The eyes of WT mice in response to lens defocus under the three light conditions through four weeks of treatment. (A) Under white light, the refractive error of lens treated eyes was significantly myopic when compared to the contralateral eye beginning at P35 (two-way repeated measures ANOVA treatment by age interaction, F(4,49) = 9.21, P < 0.001). (B) Under green light, the refractive error of lens treated eyes was significantly myopic when compared to the contralateral eye (two-way repeated measures ANOVA main effect of treatment, F(1,46) = 218.94, P < 0.001). (C) Under violet light, the refractive error of lens treated eyes was significantly myopic when compared to the contralateral eye beginning at P42 (two-way repeated measures ANOVA treatment by age interaction, F(4,58) = 5.42, P < 0.001). (D) Mice exposed to violet light demonstrated a significant reduction in the average refractive shift at P56 (OD-OS) compared to the white-light group (one-way ANOVA, F(2,15) = 8.52, P = 0.004). Post hoc comparisons are indicated by asterisks at each timepoint: *P < 0.05; **P < 0.01; ***P < 0.001. Data displayed as mean ± SEM.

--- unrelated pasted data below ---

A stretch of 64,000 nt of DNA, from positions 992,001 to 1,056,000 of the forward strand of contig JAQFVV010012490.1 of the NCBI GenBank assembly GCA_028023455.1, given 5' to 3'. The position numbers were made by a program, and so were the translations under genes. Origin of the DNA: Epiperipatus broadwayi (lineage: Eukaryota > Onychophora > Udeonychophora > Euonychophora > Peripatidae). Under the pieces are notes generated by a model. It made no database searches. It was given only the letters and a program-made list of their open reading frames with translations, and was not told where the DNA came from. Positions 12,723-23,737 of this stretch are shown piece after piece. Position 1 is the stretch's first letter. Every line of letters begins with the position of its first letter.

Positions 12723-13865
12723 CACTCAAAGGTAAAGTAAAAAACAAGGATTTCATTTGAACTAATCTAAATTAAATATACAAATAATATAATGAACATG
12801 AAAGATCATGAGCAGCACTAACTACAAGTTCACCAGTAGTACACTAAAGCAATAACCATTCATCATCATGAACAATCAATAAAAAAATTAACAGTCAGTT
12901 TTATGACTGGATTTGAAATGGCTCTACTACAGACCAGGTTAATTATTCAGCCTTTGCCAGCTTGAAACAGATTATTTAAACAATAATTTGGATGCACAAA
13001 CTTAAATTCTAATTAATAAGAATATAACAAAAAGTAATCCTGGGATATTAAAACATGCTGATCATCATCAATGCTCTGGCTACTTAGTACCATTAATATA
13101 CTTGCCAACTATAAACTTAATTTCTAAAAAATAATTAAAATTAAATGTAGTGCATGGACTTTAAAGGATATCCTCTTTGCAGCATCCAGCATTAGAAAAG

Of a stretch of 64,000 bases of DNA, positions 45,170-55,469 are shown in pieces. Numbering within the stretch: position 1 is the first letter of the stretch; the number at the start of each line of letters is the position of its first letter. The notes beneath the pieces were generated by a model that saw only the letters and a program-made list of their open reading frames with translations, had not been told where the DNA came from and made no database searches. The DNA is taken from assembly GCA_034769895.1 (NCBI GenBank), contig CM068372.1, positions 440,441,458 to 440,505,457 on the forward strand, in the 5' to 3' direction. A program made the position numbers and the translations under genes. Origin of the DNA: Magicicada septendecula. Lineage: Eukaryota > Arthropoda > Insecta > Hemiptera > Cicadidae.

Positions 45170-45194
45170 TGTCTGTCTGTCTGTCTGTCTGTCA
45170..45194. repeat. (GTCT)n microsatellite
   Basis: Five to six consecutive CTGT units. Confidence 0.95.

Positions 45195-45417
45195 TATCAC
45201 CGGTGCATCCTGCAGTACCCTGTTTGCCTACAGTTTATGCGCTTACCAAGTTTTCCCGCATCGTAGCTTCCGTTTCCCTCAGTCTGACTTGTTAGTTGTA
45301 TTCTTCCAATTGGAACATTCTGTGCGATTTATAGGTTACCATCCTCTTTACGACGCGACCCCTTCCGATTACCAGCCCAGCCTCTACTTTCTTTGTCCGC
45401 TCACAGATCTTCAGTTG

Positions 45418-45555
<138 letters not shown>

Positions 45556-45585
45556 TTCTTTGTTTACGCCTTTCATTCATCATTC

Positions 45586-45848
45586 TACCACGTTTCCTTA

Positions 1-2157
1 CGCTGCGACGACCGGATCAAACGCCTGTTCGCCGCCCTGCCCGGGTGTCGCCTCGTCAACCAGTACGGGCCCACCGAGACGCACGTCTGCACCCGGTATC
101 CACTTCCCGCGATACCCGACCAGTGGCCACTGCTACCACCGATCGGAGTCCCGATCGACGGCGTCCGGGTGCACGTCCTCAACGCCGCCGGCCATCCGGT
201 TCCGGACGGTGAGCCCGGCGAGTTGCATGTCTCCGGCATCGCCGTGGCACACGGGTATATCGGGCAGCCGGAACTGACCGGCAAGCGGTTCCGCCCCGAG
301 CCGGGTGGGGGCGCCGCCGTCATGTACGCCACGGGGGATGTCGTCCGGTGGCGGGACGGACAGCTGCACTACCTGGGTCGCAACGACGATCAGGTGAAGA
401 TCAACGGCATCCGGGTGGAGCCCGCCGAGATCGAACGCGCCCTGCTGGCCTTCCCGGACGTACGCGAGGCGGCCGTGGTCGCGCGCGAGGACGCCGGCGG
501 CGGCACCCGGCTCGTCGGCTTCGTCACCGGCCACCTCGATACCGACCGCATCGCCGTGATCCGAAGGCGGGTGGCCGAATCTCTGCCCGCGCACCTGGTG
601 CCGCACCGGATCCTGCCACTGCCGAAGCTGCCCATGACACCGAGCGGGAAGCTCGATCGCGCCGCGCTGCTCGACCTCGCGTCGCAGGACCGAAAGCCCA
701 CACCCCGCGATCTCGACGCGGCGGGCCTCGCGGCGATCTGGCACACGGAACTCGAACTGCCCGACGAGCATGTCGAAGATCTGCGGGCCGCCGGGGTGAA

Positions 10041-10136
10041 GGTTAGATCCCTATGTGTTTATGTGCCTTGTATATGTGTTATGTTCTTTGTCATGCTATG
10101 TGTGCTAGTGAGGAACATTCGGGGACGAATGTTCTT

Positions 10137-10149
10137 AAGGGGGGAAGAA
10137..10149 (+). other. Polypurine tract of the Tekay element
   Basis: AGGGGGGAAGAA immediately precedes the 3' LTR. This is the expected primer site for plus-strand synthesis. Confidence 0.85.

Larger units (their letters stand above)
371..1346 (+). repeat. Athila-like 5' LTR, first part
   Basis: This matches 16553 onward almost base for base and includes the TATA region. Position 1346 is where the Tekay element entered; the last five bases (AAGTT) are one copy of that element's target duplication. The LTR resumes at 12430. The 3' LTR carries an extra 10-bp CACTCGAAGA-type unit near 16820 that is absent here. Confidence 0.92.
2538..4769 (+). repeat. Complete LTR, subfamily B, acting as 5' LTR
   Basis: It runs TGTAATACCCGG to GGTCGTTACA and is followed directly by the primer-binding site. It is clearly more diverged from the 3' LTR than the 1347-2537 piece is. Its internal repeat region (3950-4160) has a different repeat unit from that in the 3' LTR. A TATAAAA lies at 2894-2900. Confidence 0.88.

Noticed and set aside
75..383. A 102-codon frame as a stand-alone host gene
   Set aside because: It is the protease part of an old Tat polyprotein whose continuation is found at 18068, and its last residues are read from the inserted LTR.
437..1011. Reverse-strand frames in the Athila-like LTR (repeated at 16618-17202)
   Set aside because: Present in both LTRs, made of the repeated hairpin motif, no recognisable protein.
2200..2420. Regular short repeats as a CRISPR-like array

Figure 4.
 
DA and DOPAC data obtained through HPLC from control and lens-treated WT retinas at P58. There were no significant differences between groups with respect to (A) dopamine levels, (B) DOPAC levels, or (C) the DOPAC/DA ratio, indicating DA turnover in the retina. Data displayed as mean ± SEM.
Figure 4.
 
DA and DOPAC data obtained through HPLC from control and lens-treated WT retinas at P58. There were no significant differences between groups with respect to (A) dopamine levels, (B) DOPAC levels, or (C) the DOPAC/DA ratio, indicating DA turnover in the retina. Data displayed as mean ± SEM.